Central Region office rents dip 1.7% in 1Q2024, reversing nine straight quarters of growth

By Nicholas Lam
/ EdgeProp Singapore |
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Central region office rents fell 1.7% q-o-q in 1Q2024, after nine straight quarters of growth. Occupancy rates, however, increased by 0.3% q-o-q to 90.4%, from 90.1% in 4Q2023.
According to Wong Xian Yang, Cushman & Wakefield (C&W) head of research for Singapore and Southeast Asia, the fall in rents can be attributed to the lower-than-expected leasing demand amid economic uncertainty.
The more cautious sentiment among occupiers also prompted some landlords to prioritise increasing occupancy by relaxing rent expectations, says Wong. "Additionally, more competition is on the horizon, with more supply from both primary and secondary markets in 2024."
1 Refers to office space in buildings located in core business areas in Downtown Core and Orchard Planning Area, which are relatively modern or recently refurbished, command relatively high rentals and have large floor plate sizes and gross floor area.
2 Refers to the remaining office space in Singapore which is not included in “Category 1” (Source: URA)

Vacancy rates – lowest level in seven years

In Category 1 (a proxy for prime CBD) office, median rents (by contract date) declined 1.3% q-o-q in 1Q2024. Tricia Song, CBRE head of research for Singapore and Southeast Asia, says the fall in rents could have been partly due to large office space leases above 10,000 sq ft.
On the other hand, smaller office spaces below 10,000 sq ft in the Central Area are still seeing an upward trend in median rents, with a quarterly increase of 8% to $12.09 psf per month, notes CBRE. "Most lease renewals are currently transacting at higher rates due to limited supply, elevated interest rates and increased capital expenditure," says Song.
Vacancy rates for offices in the Central Region fell to 9.3% in 1Q2024. Andrew Tangye, JLL Singapore's head of office leasing advisory, says it is "the tightest level in more than seven years". Within the Central Region, the Orchard Planning Area stands out, with the lowest vacancy rate of 7.1% during the quarter.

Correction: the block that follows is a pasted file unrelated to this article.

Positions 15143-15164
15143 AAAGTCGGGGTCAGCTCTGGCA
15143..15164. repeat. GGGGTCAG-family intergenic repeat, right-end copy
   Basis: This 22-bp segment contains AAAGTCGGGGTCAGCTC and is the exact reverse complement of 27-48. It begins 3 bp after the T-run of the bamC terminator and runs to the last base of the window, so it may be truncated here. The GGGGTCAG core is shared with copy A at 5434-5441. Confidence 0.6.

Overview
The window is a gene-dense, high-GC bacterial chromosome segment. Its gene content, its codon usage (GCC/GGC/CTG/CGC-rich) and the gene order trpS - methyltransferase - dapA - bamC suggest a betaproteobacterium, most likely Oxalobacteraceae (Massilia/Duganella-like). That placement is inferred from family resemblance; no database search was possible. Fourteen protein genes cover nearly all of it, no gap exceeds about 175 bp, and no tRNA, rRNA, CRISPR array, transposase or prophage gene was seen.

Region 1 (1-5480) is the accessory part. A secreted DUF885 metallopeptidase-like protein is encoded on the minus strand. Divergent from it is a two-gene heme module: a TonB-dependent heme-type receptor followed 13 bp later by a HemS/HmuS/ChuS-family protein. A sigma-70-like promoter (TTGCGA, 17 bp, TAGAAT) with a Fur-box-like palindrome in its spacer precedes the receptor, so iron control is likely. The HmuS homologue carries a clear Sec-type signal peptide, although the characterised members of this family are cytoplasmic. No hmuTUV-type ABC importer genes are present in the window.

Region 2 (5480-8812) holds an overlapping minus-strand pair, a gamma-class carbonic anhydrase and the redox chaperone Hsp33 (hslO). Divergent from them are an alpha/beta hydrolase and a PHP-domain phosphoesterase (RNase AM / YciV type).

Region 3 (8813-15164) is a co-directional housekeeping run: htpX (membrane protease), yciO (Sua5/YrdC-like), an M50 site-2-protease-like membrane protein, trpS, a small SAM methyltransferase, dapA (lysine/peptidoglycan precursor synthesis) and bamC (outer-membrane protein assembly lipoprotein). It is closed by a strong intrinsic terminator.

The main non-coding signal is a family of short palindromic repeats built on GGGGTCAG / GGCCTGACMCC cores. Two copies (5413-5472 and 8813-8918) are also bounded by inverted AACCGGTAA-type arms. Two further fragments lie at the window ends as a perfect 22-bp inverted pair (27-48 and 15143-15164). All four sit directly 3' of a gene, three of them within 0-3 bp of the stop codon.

Tangye attributes the tight vacancy to "robust demand" from consumer goods companies which enjoyed a post-pandemic recovery. Besides companies in the consumer goods sector, leasing enquiries have also increased from professional and financial services companies. "The majority of these enquiries were from small and medium-sized occupiers who preferred newer and better-quality buildings," he observes.

Office moves, upcoming supply

Most office moves over the past quarter have been initiated by workplace transformation, driven by strategic relocations and, most often, flight to quality, as observed by CBRE Research. The trend can be seen in private wealth asset management, insurance and legal sectors. Conversely, those in the banking and technology sectors and agile space operators have adopted a more conservative stance in 1Q2024.
The next 12 to 24 months will also see a significant office pipeline, with landlords looking to secure tenants for these spaces. New office developments in the CBD coming online in 2024-2025 include IOI Central Boulevard Towers (1.3 million sq ft ), which received its partial temporary occupation permit (TOP) in April 2024. Keppel South Central, which has about 650,000 sq ft premium space, is slated for completion in 4Q2024. The redevelopment of Shaw Tower, with 435,000 sq ft of office space, is scheduled for completion in 2025.
According to JLL, over 1.5 million sq ft of Grade-A office space is still available in these developments. Taking into consideration the office pipeline over the next two years and the challenges posed by the investment-restricting, high interest rate environment, Tangye expects rental growth in 2024 to remain moderate.


The URA office price index fell 1.2% q-o-q in 1Q2024, after a 5.9% drop in the previous quarter. Catherine He, Colliers Singapore's head of research, predicts that prices could face more downward pressure from sellers who need to deleverage or refinance their current office assets. It could lead to an increase in office supply in the secondary market.
Generally, occupiers are still adopting a wait-and-see approach as they manage financial risks by holding back on capital investments and expansion or relocation plans, notes He.
While office demand is expected to remain muted for now, C&W's Wong expects a build-up in pent-up demand, driven by higher office attendance, which could prompt occupiers to relocate or expand. "The market is in a wait-and-see mode,” he says. “But a few large occupier movements may be the catalyst needed, given Singapore's low vacancy rates.”

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